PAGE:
The Sea Cat wrote:
That's exactly it. It's all too easy to look at the past through modern eyes in a manner that removes our connection with its reality in a human here and now that would be so familiar to us, just in a different cultural context. Romanticism, cultural difference etc all act as filters that separate us from this maner of perception. If we would but approach all the then cultural norms as we do our own, with the power of imagination and non-judgemental acceptance, then we would be able to begin to truly see at least an aspect of the human reality of the past. That past becomes alive, as it's always so much closer to the real us than we are ever usually able to perceive.
Orkney poet George Mackay Brown wrote a 52 verse poem about Brodgar in 1992 (he died in 1998). This is the introduction to it:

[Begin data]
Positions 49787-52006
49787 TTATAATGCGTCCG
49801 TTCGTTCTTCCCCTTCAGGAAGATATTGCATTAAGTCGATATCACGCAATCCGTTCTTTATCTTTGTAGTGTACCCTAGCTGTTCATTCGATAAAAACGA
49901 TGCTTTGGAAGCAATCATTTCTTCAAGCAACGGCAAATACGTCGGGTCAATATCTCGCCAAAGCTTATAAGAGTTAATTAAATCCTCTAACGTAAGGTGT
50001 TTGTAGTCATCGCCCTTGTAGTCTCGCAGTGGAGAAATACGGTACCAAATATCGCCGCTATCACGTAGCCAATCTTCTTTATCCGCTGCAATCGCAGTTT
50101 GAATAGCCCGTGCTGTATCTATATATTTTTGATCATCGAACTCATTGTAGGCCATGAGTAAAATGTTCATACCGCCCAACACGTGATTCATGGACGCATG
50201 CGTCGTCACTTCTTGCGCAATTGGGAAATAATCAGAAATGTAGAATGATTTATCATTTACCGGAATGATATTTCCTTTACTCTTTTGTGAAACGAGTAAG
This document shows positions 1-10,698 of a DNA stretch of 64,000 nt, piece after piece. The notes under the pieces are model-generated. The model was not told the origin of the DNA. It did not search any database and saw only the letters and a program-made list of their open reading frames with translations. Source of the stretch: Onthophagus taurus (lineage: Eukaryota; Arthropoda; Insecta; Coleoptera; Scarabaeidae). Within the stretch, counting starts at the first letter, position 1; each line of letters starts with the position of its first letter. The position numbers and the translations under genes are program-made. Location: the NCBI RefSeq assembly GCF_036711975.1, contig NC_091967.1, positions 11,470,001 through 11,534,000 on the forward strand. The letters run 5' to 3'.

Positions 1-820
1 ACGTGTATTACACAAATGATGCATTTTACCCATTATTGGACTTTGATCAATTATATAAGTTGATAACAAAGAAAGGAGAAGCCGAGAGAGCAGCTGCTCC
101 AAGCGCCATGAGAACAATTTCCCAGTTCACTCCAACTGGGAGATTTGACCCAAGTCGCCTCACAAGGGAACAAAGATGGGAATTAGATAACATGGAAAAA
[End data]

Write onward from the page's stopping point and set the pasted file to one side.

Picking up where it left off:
"The poem sees the work on this Neolithic stone circle as lasting two ot three generations at least.
'She who threw marigolds over you, stone,
She is a crone now with cindery breath.
Two younger stones curve beyond you'
It may have been a meeting place, a temple, a hymn to the sun and the stars.
Even as a civilisation is being established, its history is beginning to crumble. Strange boats from time to time sailed along the horizon, going north and west, threatening the precarious settlements.
But a circle has no beginning or end. The symbol holds. People in AD 2000 are essentially the same as the stone-breakers and horizon-breakers of 3000 BC."
Also Skara Brae
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|Posted by tjj|
28th June 2011ce